Making Vote by Mail Permanent
“Zuck bucks” are no more. After pouring $350 million into largely Democratic districts in the 2020 election, boosting turnout for Joe Biden in strategic counties, the Center for Tech and Civic Life (CTCL) has announced it won’t be trying to privatize all future American elections.
Instead, it wants to federalize them.
Earlier this month, CTCL revealed its next project: the U.S. Alliance for Election Excellence, an $80 million campaign to boost federal funding for elections, which are administered by the states, while centralizing how they’re run. Make no mistake, this is the professional left at work, and it starts with making vote by mail permanent.
America’s elections offices received $800 million in additional funding for the 2020 election, half from Zuckerberg, half from Congress via the Coronavirus Aid, Relief, and Economic Security Act.
Yet shortly after investigations into Zuck bucks began in early 2021, CTCL began demanding Congress allocate a whopping $20 billion in extra federal elections funding, a 2,400 percent increase, to supposedly combat “rising costs for paper ballots” caused by global supply shortages.
Paper supplies were hurt by Covid-19 lockdowns as much as any industry, but don’t be fooled by this ruse. The left’s real objective is codifying vote-by-mail policies hastily adopted amid Covid-19 in 2020. Mail-in ballots, after all, are printed on paper. The paper industry has been declining for decades and the commodity crunch is a short-term problem.
Following CTCL’s lead, President Biden offered $10 billion over the next decade for election infrastructure as part of his proposed 2023 budget. Half of that amount, $5 billion, would go to the U.S. Postal Service to “boost delivery capacity” of mail-in ballots “in underserved areas,” making them postage-free (read: entirely taxpayer-funded).
Democrats believe that vote by mail will help the party in future elections, which is probably why Biden appointed Amber McReynolds to the U.S. Postal Service governing board one month after taking office in 2021. Until recently, McReynolds was head of the National Vote at Home Institute and “the country’s most outspoken evangelist for voting by mail,” according to Time.
McReynolds got her start in left-wing activism registering likely Democratic voters ahead of the 2004 election for the Public Interest Network. National Vote at Home Institute operative Michael Spitzer-Rubenstein practically ran the election office in Green Bay, Wisconsin, in 2020 to Biden’s benefit. And the group is funded by the postal workers union. Yet this self-proclaimed “independent” gives Democrats a quiet majority on the board responsible for how our mail is delivered—and increasingly how our elections are managed.
Besides CTCL, the Alliance for Election Excellence is run by a bevy of leftist nonprofits playing at “good government” groups. Although it calls itself “bipartisan,” the Center for Secure and Modern Elections (CSME) is a front for Arabella Advisors’ $1.67 billion network, the most powerful liberal lobbying force in Washington. CSME has lobbied for automatic voter registration across the country and hired Democratic consultants to help funnel Zuck bucks to county elections officials in at least two states in 2020.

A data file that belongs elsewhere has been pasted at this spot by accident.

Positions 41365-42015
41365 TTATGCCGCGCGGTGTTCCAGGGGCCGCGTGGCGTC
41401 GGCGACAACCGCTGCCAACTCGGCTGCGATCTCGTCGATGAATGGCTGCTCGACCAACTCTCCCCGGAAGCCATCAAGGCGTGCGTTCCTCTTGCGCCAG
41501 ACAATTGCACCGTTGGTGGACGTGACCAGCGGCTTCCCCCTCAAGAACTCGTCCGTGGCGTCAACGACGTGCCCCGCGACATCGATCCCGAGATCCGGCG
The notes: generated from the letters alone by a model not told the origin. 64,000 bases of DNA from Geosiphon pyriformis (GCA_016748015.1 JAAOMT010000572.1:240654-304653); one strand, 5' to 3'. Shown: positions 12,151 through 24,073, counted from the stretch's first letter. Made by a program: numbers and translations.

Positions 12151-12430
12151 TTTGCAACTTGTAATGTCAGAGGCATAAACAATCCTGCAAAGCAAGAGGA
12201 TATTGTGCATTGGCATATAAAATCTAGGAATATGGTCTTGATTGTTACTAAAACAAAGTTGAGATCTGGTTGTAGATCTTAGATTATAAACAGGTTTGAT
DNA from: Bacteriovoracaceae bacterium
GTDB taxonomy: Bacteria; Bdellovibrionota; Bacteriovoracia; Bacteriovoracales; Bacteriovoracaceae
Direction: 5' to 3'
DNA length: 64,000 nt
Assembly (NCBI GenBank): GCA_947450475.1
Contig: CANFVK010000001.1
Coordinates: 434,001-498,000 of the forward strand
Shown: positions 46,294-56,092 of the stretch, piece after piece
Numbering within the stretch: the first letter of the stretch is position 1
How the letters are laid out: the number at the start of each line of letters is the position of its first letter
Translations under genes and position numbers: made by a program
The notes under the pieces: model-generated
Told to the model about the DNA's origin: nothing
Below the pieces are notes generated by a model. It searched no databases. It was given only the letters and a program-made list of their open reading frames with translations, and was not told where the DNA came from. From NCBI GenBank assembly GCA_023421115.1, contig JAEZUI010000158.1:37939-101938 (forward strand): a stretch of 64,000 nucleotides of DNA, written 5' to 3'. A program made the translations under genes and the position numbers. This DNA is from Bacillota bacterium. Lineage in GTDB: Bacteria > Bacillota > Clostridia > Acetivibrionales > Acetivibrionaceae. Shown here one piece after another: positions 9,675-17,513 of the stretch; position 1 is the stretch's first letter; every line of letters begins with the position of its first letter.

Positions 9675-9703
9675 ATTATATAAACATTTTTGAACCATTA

The Center for Civic Design uses funding from liberal eBay billionaire Pierre Omidyar to redesign the layout of ballots to help Democratic turnout, particularly among non-English speakers. One of its key recommendations to policymakers: permanent vote by mail, with advice from its partner the National Vote at Home Institute.
Long before the alliance was announced, CTCL, the Center for Civic Design, and National Vote at Home Institute fitted up with another cog: the Elections Group, which offers “guidance” to lawmakers on how to implement all-mail elections systems, including taxpayer-funded drop boxes meant to bypass the Postal Service bins (something CTCL’s Zuck bucks paid for in 2020) and ballot curing.
Biden considered the Elections Group and CTCL key allies on the campaign trail. What about in the White House? At least part of the funding for this campaign reportedly comes from former eBay president Jeff Skoll, a little-known donor to left-wing causes whose film company, Participant, has produced 99%: The Occupy Wall Street Collaborative Film and Al Gore’s An Inconvenient Truth.
In 2020, the Skoll Foundation bestowed its annual Skoll Awards for Social Innovation, which it gives to encourage “transformational social change,” to CTCL’s three co-founders: Tiana Epps-Johnson, Whitney May, and Donny Bridges. Questions remain, but what’s clear so far is that this campaign to centralize America’s elections is an all-hands-on-deck project for the activist class.
Conservatives are right to celebrate CTCL’s withdrawal from its 2020 election strategy—the plan partially backfired, seating Biden but spurring 18 Republican-led states to ban private funding for elections and overhaul local election security, with more on the way. But CTCL and its left-wing donors are advancing, not retreating. Conservatives must respond to save our nation’s elections.
Hayden Ludwig is a senior investigative researcher for the Capital Research Center